At a side event organized by the WDR and the International Dialogue on Peace Building, and co-hosted by Timor Leste and the UK, Andrew Mitchell, Britain’s aid chief, reminded us that no fragile state or conflict-affected country has yet achieved a single MDG. Most lag 40 to 60 percent behind other low and middle-income countries in MDG attainment.
If you were born without a birth attendant or lack access to clean water or never went to primary school or go to bed hungry, the chances are pretty high (between 65 and 75 percent, depending on the indicator) that you come from a country mired in or emerging from violence.
With more than 1.5 billion people living in conflict-affected countries, the challenge is daunting. There’s no chance of coming close to attaining the MDGs at the global level unless we move from bumper-sticker aspiration to policy action in fragile states.
|True believers in press freedom. © Brooks Kraft/Sygma/Corbis|
How often it’s happened. Standing at the podium, almost finished with the press conference, when the question which I would love to ignore is shouted out from the gaggle of reporters. As a communications professional, I wholeheartedly believe in press freedoms, but I would be lying if I didn't admit that there were times I wanted to muzzle an aggressive journalist with his "gotcha" question, or the reporter who quotes me out of context or misrepresents an issue I hold dear.
In those moments, I can see how a politician or government official, with the ability to clamp-down on the media, might succumb to the urge. The reality is that freedom of the press is a messy business. But like Winston Churchill once said of democracy, it's the worst form of government, except for all those other forms.
The current debate over press freedom in South Africa, with the government considering legislation that would allow the state to keep secret any information, if it decided that disclosure would harm the “national interest”, has drawn fresh attention to the role of the media as societal watchdog.
Some people question whether media freedoms are appropriate or even relevant in fragile states where, they argue, the delicate political and social balance may be upset if people are allowed to write or broadcast exactly what they think about their government or their fellow citizens.
Go ahead, make your case.
I was listening to a report on the radio last week about winning hearts and minds in Afghanistan. You know, all the stuff about moving from the number of insurgents killed and hectares of poppy fields destroyed to how many miles of roads can be travelled in safety and the number of people benefiting from agricultural extension projects.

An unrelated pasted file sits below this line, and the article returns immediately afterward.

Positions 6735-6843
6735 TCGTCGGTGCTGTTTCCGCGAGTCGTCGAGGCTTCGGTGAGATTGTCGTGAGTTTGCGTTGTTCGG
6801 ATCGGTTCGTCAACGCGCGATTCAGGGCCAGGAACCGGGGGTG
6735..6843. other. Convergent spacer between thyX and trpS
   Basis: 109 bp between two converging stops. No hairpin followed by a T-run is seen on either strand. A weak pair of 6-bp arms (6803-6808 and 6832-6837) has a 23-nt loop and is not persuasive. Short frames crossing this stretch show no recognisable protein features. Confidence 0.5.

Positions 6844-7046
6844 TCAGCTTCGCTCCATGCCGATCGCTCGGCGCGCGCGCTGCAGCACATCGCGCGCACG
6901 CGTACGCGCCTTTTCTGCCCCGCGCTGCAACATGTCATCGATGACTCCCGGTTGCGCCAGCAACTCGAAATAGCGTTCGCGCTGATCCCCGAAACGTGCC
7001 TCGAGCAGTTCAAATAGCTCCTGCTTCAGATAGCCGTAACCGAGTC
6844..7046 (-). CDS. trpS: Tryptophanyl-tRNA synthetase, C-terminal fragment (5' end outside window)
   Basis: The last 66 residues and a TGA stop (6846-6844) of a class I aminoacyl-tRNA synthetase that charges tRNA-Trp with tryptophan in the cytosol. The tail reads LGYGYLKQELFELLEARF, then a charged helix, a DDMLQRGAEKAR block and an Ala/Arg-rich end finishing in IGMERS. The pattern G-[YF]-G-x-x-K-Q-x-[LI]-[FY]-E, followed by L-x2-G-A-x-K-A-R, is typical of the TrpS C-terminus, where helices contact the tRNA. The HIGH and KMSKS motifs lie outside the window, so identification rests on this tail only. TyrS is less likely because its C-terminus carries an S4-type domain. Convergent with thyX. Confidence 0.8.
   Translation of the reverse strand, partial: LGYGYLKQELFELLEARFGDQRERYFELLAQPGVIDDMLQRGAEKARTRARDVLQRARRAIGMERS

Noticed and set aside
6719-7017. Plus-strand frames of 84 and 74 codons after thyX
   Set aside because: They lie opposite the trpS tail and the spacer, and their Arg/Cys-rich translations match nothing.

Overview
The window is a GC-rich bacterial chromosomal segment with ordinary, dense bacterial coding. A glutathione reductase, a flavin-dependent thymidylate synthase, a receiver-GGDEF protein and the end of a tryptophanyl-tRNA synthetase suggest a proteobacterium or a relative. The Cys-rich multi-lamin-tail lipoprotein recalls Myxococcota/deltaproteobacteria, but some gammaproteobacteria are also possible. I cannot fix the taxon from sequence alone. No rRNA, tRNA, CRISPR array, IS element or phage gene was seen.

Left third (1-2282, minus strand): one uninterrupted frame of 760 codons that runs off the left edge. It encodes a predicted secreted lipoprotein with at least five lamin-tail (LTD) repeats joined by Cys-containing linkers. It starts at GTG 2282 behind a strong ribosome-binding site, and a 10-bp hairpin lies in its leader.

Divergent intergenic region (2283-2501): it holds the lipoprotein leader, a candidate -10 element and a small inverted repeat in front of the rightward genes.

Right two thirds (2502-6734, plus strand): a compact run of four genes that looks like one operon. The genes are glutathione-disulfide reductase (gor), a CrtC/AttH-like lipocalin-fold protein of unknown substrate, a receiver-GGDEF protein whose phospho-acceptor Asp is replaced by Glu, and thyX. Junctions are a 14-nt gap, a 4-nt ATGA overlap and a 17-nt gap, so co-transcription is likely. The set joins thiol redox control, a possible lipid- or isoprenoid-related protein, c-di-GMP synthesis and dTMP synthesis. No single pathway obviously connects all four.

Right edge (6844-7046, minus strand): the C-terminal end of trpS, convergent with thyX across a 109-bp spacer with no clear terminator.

The journalist ended the dispatch by saying that these new ways of looking at progress are all very well, but what matters most are people’s perceptions of what the future holds.
Afghanistan has many problems and skepticism over the war continues to grow. But there are also some objective reasons for hope. There has been an explosion in cell phone use and measures of maternal health and child mortality show progress. More girls are in school and more women in parliament. But to the average man and woman, these incremental changes have not been enough to overcome a pervasive sense that prospects for improvement are dim.
As governments in Afghanistan and other fragile states pursue the tortuous business of reform, they cannot rely on promises of better security, improved livelihoods and more social justice to impose their own logic on people’s minds. The rationale of reform will not spontaneously emerge for war torn citizens without the connections made through consistent, disciplined communication.
After years of insecurity and hopelessness, you have to actively persuade people to suspend their disbelief and invest themselves in the future. Evidence shows that purveying raw information and data is not enough. Rather, it is about changing perceptions through carefully crafted and targeted messages that address people’s concerns directly.
Finding ways to communicate persuasively is not a silver bullet. It takes more than smart communications to challenge vested interests or deter insurgents bent on resisting changes in the status quo. But communication can play a powerful role in consolidating support from allies, winning over the doubters, and reassuring the fearful—as well as undermining the credibility of opponents.
All too often, donors and development organizations push pre-fabricated institutional models on developing countries despite the checkered history of these arrangements. This is something we are grappling with in the context of the WDR as we look at the functionality of the institutional forms that the international community often encourages fragile states to embrace.
Elections are a case in point as countries vulnerable to violence are urged to put in place this particular pillar of democracy without much attention to the other elements of democratic architecture. We have seen in many places how this can backfire, triggering tensions and undermining progress towards more resilient societies.
It is not just elections. In addressing corruption and human rights there are plenty of examples of institutional implants placing major strains on fragile societies. While there is no question that international norms and standards are central on many crucial issues, there is too much emphasis on institutional models and too little on outcomes.
Call for Proposals - Feb. 15 – March 2
Soliciting Innovative Approaches and Research to be presented during the Conflict and Fragility Week in Cape Town, South Africa, April 12-15, 2010
Necessity is the mother of invention. Many times, people living and working under the most difficult and challenging conditions, with minimal tools and capacity, have come up with creative and even innovative solutions to the enormous challenges they face. Organizations and researchers around the world have been equally creative working with communities living in situations of fragility and conflict to find solutions to ensure delivery of basic services, improve governance and create jobs.
Innovation Fair: Moving beyond Conflict
This Innovation Fair, organized by the World Bank Group, is seeking to identify such high-impact approaches to working in fragile and conflict-affected states in order to share and, if possible, scale them up. The Fair will convene international experts on conflict and fragility, development researchers and practitioners, software developers, donors and private sector to exchange experience, establish new collaboration, and forge longer-term partnerships.